Nov 16, 2014; New Orleans, LA, USA; Cincinnati Bengals defensive line coach Jay Hayes reacts after a fumble recovery against the New Orleans Saints during the fourth quarter of a game at the Mercedes-Benz Superdome. The Bengals defeated the Saints 27-10. Mandatory Credit: Derick E. Hingle-USA TODAY Sports
Free agency just got very interesting for Cincinnati Bengals fans. It’s an unusual feeling, as the team often stays out of the free agent mix, but per the word of Marvin Lewis earlier in the off-season, the team is acting more aggressively. Although nothing has been determined yet, this seems like the right approach considering what the Bengals could come away with this March.
Currently, the Bengals are hosting a visit from free agent defensive tackle Nick Fairley. The team liked him during his draft process, but he was selected prior to a time the Bengals were able to. Regardless, his visit to Cincinnati represents hope that the team could add an effective defensive tackle to line up alongside Geno Atkins. Nick Fairley is a disruptor in the backfield and would take much pressure off of Atkins, who’s been double teamed consistently over the past couple of seasons. He’d also help sure up the run defense, an area where the Bengals struggled last season.
His impact would be felt by the team’s defensive ends also, most notably Carlos Dunlap. Being more one on one matchups on the outside would help Dunlap continue to burgeon while developing players such as Margus Hunt and Will Clarke would have an easier time finding their own success.
Both the linebackers and members of the secondary would also benefit from Fairley’s skill set. A downhill player such as Rey Maualuga would find running lanes free of blockers and hence, they opportunity to get deep into the backfield to make plays. This while playmakers such as Vontaze Burfict would be freer to roam and locate the ball unhindered. And though the secondary played well in 2014, they were often asked to cover receiving option far to long. Fairley would help solve that issue. Fairley’s presence could single-handedly change the outlook of this unit in 2015.
While the Bengals are hosting Nick Fairley, it just so happens that former defensive end Michael Johnson was released by the Tampa Bay Buccaneers. The Bengals have a strong affection for their former player and have already expressed an interest in his return. Having the opportunity to formulate a reunion with such a player would complete this team’s defensive line, and all but assure it’s dominance in 2015.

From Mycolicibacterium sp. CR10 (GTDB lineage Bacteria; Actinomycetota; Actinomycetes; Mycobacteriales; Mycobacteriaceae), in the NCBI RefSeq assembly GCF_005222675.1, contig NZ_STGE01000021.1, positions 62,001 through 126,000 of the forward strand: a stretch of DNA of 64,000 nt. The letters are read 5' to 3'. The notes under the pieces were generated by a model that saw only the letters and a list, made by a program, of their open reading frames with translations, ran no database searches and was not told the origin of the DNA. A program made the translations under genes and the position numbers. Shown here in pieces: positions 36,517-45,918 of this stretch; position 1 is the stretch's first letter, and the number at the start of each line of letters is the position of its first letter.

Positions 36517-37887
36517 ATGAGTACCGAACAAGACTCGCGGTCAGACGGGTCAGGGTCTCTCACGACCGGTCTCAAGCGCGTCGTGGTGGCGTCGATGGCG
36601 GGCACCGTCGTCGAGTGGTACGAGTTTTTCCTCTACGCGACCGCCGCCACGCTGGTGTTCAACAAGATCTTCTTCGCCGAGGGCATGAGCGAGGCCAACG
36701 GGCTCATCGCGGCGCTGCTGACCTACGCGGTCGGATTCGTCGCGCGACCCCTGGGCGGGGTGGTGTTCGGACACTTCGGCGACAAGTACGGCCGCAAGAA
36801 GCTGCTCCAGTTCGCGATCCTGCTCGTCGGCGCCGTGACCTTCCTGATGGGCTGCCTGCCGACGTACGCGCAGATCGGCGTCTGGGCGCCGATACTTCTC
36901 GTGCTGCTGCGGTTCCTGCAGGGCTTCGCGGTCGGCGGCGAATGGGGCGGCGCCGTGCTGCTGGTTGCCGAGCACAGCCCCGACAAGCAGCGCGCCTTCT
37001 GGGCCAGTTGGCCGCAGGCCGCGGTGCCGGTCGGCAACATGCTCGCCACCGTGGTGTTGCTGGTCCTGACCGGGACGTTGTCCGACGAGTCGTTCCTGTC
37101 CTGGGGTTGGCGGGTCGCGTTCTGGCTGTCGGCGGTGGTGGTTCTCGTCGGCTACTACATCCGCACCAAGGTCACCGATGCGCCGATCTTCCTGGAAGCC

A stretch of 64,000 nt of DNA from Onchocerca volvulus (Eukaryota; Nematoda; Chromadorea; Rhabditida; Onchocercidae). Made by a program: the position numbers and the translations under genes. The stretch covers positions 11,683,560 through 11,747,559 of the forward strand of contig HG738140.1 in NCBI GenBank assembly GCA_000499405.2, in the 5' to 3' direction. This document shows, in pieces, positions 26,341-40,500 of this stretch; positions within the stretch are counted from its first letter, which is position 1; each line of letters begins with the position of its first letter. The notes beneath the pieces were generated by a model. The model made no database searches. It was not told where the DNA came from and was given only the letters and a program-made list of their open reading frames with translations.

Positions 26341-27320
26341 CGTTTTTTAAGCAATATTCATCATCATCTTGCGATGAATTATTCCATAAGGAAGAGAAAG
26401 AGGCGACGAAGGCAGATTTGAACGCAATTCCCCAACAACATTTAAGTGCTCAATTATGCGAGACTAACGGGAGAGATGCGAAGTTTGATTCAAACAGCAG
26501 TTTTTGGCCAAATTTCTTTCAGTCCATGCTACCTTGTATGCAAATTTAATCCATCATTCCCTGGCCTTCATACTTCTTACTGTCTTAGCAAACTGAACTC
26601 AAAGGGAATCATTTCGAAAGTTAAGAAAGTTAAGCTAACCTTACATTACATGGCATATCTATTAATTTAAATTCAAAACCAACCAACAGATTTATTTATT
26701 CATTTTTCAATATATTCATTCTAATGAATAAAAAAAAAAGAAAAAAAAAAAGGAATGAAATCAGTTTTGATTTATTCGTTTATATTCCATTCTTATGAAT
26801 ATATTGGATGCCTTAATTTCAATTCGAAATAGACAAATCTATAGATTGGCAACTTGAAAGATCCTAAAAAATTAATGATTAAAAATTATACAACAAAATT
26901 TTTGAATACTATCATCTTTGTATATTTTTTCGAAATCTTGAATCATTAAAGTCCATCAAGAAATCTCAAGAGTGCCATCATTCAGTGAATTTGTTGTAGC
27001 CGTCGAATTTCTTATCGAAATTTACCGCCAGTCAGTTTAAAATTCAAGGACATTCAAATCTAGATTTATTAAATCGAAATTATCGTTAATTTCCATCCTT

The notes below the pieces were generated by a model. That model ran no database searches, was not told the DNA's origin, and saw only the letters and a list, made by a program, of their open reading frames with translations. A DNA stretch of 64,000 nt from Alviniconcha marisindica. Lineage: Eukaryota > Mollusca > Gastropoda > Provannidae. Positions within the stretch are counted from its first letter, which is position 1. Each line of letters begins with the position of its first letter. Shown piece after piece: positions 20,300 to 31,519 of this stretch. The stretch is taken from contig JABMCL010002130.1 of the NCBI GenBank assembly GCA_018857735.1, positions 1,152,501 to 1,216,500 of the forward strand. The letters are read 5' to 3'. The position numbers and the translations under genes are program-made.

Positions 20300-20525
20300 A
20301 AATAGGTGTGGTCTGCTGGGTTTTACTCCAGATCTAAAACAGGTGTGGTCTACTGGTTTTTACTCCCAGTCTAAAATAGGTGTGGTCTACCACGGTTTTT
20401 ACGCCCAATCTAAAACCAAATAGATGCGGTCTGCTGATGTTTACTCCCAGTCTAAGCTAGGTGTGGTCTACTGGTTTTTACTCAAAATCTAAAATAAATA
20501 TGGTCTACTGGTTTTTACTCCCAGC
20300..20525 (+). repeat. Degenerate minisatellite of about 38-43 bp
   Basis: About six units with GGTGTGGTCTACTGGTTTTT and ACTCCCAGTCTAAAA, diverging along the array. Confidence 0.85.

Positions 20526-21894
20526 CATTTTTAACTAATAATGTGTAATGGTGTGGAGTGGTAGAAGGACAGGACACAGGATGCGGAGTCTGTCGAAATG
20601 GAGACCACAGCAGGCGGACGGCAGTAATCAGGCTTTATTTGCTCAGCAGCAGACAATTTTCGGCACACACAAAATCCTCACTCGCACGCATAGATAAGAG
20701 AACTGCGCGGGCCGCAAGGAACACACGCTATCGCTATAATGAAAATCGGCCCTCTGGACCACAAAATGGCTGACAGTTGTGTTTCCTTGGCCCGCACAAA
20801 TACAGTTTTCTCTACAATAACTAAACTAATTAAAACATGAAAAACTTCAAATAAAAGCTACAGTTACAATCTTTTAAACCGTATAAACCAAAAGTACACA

Michael Johnson would presumably start for the Bengals from day one. He’s well aware of the Bengals’ defensive scheme, so he should have little time acclimating once more. As a strong run defender, he’d ensure the team’s protection against the run from the right side of the line, something that is especially important when facing strong running attacks across the AFC North.
More than this, the Bengals would be able to put fellow linemen in a better position to succeed. Veteran Wallace Gilberry could return to a reserve role where he flourished in the past. Gilberry produced 14 sacks in his two seasons as a reserve in Cincinnati. Last year, in a starting capacity, he only produced 1.5 sacks. Clearly he’s a better role player than starter.
As for reserve Will Clarke and Margus Hunt, the team took them on as project players. Margus Hunt should be ready to contribute heading into his third year in the league, but Will Clarke, in only his second year, would have the opportunity to work his way into a niche of his own. Their depth would potentially be incredible.
With this depth, Paul Guenther and Jay Hayes would enjoy incredible flexibility along the defensive line once more. Wallace Gilberry has proved effective in a rotation, and sometimes at defensive tackle. Having the opportunity to employ him there would be only beneficial. This while the team has used Margus Hunt in such a capacity, and could continue to do so if necessary. Upon drafting Clarke, Paul Guenther expressed his belief that he could put on enough muscle to possibly become a defensive end/tackle hybrid. It’s easy to see that depth could not only ensure this line’s success, but also against just about any injury that could present itself.
Acquiring both Nick Fairley and Michael Johnson is admittedly a long shot. Fairley may be visiting Cincinnati, but isn’t short on suitors. Until he signs the dotted line, nothing can be assumed on his front. Meanwhile, Johnson will face a similar situation, as there will surely be several teams inquiring about his interest. With Mike Zimmer in Minnesota, Johnson could certainly end up there.
Nonetheless, the Bengals are in the mix and have the attention of both players. This is half the battle. If they are able sell both on the idea of playing in the Queen City, fans will enjoy potentially one of the league’s most potent lines, if not it’s best.
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